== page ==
The art: I really enjoyed the artwork on this issue with the pencils by Georges Jeanty and inks by Karl Story, Andy Owens, and Dexter Vines. I do wish Dark Horse had stated which inker was responsible for which pages so I might praise them specifically. The opening panel of the issue is a terrific introduction to the title character with a tight close-up of her eyes, the blood of her victims around them, and the scythe before her. The next panel introduces Harth, who grabs the weapon, which has Buffy’s anger change to surprise, which will undoubtedly match the reader’s. The shock on Fray’s face at the bottom of the page is great. And, hey!, look in the background to see a famous television creature attacking the heroes that will soon appear in a Stranger book from Dark Horse. When the pair of heroic vampires attack Harth it’s great because the villain revels in powering up. Notice how Buffy is in the foreground and looks devastated at what’s occurred; this is a great visual reminder to the reader not to forget the protagonist. The shield that the witches create is epic and its fall at the end of Page 3 is cool and sad to see, as it focuses on Willow apologizing for not being strong enough. Harth’s reaction at the top of 4 is great and the third panel on the page is a great rouges’ gallery illustration. The third panel on 5 is a heart breaker, because every fan of this series will know what it represents. The shape of the character on 6 will be familiar to those that read a specific Dark Horse Comics series from last year, and the four split panels at the bottom of the page give the action tremendous motion. The fate of a character on 8 left me cheering and the arrival that ends the page was so cool! The progression to the action that ends 9 had me on the edge of my seat and lead to a spectacular visual collage on 10. The emotions on every characters’ face in the fifth panel on 11 is perfection. The progression on 12 is equally stellar, with the small visual in the fourth panel being a great trigger for what happens in the final panel. The bottom of 14 is a great visual to show a change. The outfits on the characters that begin 17 made me so happy, and the setting on 18 had me instantly realize what the final image of the book would be. Before that happens, there are two conversations that gives some characters closure and gives the reader some strong visuals to remember them by. The last page is a full-paged splash and if that’s the way this series isn’t going to go out, it’s a good one. Overall grade: A

The colors: Beautiful work on this finale from Dan Jackson. On the opening page Buffy’s eyes stand out on her perfectly colored face, while the splotches of red gore lead nicely to the scythe. With the artwork pulling away from the lead, the background is shown and receives some dark oranges to increase the tension. The bottom panel of this page has Fray get the brighter colors, being in the foreground, while those behind her are colored more darkly and the background is chaotic with yellow flames and tans for the burning sky. A turn of the page and cool blues communicate to the reader that Giles is looking at several computer screens. When Buffy rises at the bottom of 2 she’s colored very darkly, which dismisses her from the action and shows the mental state she’s in. The shield that Willow and Dawn try to brace is a powerhouse in yellow. Its fall has the background become a startling change to brown and dirty gray. The two giant sounds on the next page are fantastically bright that increase the power of the actions that created them. Blues dominate the end of 5, being both pretty and ugly. The crimsons in the fourth panel on 8 are shocking, but absolutely appropriate and had me cheering what they signaled. I really like the coloring in the first and last panel on 10, but to reveal what they comprise would spoil the story. Colors complete the change that is shown on 14, and readers of this series, and earlier seasons, will know what they signal. I like Jackson’s work. Overall grade: A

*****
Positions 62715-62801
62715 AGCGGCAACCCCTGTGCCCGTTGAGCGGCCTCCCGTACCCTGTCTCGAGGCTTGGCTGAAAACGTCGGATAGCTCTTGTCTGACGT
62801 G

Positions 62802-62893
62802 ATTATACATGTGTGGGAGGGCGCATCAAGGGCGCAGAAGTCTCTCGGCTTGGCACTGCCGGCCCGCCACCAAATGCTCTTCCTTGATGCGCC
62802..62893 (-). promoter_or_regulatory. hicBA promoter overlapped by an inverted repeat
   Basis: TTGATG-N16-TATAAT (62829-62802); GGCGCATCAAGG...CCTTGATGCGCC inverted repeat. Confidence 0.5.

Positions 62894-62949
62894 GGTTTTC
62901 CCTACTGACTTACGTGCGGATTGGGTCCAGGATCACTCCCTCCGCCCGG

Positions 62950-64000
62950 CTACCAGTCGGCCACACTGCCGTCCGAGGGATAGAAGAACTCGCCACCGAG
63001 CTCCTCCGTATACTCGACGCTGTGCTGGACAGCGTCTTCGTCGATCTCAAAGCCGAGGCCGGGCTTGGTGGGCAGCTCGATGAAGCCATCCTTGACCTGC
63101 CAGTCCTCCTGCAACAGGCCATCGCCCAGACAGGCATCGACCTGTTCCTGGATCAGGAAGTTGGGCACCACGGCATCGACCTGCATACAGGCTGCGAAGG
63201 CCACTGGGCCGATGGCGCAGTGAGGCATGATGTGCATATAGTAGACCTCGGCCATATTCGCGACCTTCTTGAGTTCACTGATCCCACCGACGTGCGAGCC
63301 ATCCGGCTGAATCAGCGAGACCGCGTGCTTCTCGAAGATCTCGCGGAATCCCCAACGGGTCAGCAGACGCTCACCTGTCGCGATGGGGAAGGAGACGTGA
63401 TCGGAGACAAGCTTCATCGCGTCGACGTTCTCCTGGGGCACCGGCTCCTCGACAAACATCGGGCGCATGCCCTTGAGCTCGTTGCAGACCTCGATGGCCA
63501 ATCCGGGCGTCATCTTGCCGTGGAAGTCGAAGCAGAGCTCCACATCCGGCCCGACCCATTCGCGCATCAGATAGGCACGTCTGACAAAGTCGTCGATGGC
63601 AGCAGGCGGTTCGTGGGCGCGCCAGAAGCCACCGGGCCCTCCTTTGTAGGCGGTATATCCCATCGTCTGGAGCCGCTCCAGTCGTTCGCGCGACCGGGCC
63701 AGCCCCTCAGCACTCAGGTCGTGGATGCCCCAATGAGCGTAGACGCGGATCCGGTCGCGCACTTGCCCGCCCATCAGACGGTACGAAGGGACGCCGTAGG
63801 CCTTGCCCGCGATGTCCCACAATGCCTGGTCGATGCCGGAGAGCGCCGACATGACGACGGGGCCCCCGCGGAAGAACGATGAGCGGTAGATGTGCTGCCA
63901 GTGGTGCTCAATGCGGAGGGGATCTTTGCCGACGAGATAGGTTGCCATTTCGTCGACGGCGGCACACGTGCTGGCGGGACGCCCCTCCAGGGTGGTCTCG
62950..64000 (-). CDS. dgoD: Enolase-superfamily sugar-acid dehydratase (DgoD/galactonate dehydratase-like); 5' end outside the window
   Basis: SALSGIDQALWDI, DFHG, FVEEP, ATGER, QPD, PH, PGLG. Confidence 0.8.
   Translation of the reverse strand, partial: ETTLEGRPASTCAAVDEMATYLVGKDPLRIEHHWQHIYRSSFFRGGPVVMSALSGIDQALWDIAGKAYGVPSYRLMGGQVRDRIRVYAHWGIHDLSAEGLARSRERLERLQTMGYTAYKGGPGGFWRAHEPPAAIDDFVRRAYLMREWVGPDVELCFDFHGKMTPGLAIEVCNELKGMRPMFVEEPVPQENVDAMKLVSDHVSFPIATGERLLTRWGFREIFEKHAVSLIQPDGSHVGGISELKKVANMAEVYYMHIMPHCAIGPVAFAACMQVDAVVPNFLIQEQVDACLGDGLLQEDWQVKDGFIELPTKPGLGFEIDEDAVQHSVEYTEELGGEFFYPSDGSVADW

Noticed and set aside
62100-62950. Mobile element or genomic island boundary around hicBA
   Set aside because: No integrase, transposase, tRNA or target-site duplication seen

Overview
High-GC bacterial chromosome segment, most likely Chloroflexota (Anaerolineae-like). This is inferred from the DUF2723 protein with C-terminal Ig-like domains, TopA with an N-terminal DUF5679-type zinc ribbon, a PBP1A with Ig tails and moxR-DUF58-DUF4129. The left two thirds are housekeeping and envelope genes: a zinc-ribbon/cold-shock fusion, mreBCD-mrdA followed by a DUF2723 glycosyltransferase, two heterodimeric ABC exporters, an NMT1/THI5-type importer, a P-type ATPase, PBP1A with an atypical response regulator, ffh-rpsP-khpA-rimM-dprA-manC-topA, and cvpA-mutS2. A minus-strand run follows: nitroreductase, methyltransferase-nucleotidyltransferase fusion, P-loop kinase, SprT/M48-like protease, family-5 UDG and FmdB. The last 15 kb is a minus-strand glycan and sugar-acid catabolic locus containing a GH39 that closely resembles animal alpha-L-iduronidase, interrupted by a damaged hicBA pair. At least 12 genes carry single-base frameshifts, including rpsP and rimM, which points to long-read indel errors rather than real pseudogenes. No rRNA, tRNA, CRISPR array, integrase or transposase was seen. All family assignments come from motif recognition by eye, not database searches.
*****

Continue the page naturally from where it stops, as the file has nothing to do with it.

The letters: Richard Starkings and Comicraft’s Jimmy Betancourt have created this issue’s yells, vampire speech, sounds, dialogue, transmissions and narration (the same font), and scene settings. I can never complement this duo enough for their work with vampire speech, which is always a perfect match for the visuals of the specific speaker, the sounds, of which there are many epic ones this issue, and their scene settings, which always catch the reader’s eye with their bold font. Having the narration and transmissions be similar fonts don’t bother me in this finale because they’re not used at the same time. Overall grade: A

The final line: I would have preferred this been a longer series, because the fights are very quick and two characters’ conclusions are too rapid. However, Joss got to end this way he wanted and that made me happy. The final battle’s conclusion is clever and cool and made me happy. The final page also made me happy. This series made me happy. Best of luck in the future, Slayer. Hope to see you and Scoobies again. I’m really going to miss new adventures of the Slayer and her friends. Overall grade: A

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Patrick Hayes was a contributor to the Comic Buyer's Guide for several years with "It's Bound to Happen!" and he's reviewed comics for TrekWeb and TrekCore. He's taught 8th graders English for 20 years and has taught high school English for five years and counting. He reads everything as often as he can, when not grading papers or looking up Star Trek, Star Wars, or Indiana Jones items online.